I was chatting with one of our ministry partners a few weeks ago, and as we discussed South Africa’s NPO registration process, he nonchalantly made a reference to “the haves” and “the have-nots.” Having been born and raised in Lavender Hill—a coloured community in the Cape Flats highly affected by gangsterism, violence, and poverty—he was, of course, lumping himself into the have-not category.
By no means was he victimizing himself or throwing a pity party. In essence, he was simply stating a fact: There are those who have, and those who have-not.
I’ve thought about that conversation nearly everyday since it happened. I’d never heard the two very distinguishing terms before, and whether that’s due to my nationality or my generation, I’m unsure. Nevertheless, in the last few weeks, I’ve pondered over and over, “Have what?”
If we’re talking about material goods, money, access to resources, and education, sure… I have. In that sense, the majority of first worlders have.
But are those the things that really and truly matter? I think the obvious “Christian” answer is “no,” but when we step back and examine our lives, do we actually believe what we’re saying? Do we delight in material goods, money, access to resources, and education above the Kingdom of God? Are these the things we cling to for security? Are these the things we’re unwilling to give up?
Yes, material possessions can make life much, much, much more easy and comfortable. Still, I firmly believe that they place obstacles and gaps between us and things of a deeper value and meaning. I think this is what Jesus was talking about when he addressed the rich young ruler.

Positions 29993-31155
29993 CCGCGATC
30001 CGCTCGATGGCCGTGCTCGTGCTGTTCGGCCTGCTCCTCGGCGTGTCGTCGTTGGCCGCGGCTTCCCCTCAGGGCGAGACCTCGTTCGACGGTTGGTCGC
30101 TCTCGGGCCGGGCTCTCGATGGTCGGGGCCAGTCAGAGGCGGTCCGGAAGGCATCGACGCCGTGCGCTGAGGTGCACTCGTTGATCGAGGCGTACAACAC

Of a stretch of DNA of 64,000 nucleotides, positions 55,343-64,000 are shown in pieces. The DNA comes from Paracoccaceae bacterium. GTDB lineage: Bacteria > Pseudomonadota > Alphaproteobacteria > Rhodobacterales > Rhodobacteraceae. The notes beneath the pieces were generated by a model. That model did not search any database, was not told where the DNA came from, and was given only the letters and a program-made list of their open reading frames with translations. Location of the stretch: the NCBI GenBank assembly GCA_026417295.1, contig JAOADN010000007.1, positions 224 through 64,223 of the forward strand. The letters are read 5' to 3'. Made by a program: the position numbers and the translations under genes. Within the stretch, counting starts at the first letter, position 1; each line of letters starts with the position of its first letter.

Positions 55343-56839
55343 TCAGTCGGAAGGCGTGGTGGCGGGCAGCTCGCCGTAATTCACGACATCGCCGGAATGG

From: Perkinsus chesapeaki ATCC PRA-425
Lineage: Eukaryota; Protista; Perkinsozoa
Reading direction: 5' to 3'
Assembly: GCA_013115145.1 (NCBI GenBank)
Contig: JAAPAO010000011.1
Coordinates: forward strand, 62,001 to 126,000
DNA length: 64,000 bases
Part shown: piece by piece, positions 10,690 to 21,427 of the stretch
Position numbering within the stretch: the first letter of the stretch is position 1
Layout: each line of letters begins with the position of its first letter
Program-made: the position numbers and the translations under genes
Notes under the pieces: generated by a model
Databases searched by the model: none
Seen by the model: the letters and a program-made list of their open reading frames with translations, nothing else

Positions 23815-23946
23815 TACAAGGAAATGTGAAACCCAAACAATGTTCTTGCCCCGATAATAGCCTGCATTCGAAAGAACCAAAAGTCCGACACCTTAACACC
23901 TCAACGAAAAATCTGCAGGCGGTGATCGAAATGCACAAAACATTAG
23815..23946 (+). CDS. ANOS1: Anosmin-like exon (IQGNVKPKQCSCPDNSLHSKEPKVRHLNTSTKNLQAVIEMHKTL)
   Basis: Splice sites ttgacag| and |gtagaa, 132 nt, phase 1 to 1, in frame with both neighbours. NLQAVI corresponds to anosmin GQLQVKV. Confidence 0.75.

When I look at the life of our ministry partner and his family, I see an overwhelming abundance of joy, gratitude, servanthood, character, faithfulness, strength of spirit, hope, and resilience. I see a lot of praying and depending on God and very little complaining and exasperating—especially about “the small things.”
From this perspective, I pull back, and again, I ask, “Have what?”
Jesus himself said, “It is easier for a camel to go through the eye of a needle than for a rich man to enter the kingdom of God.” (If they had microphones in Jesus’s day, this would’ve been an appropriate time to drop one.) Jesus went on to say, “With people [salvation] is impossible, but not with God; for all things are possible with God.”
Heidi Baker once said that the poor more naturally understand what it means to be poor in spirit. And in the Sermon on the Mount, Jesus taught, “Blessed are the poor in spirit, for theirs is the kingdom of heaven.”
From what I’ve seen, the Christians who “have-not” (materially speaking) know how to walk in dependence on God, because there’s no other option. They often times behold the greatest treasure available to to man—an intimate, “I need You,” “I can’t do this without You” kind of relationship with the Father through Jesus Christ.
I love how the Kingdom of God is upside-down and sideways in comparison to the world.
So what’s the take-away? Well, the next time you encounter someone who has “less” than you, consider the fact that they may actually have “more.” Humble yourself and ask God to teach you through the person, situation, country, or culture. I promise, He’ll open your eyes, transform your heart, and renew your mind (see Hebrews 12:2).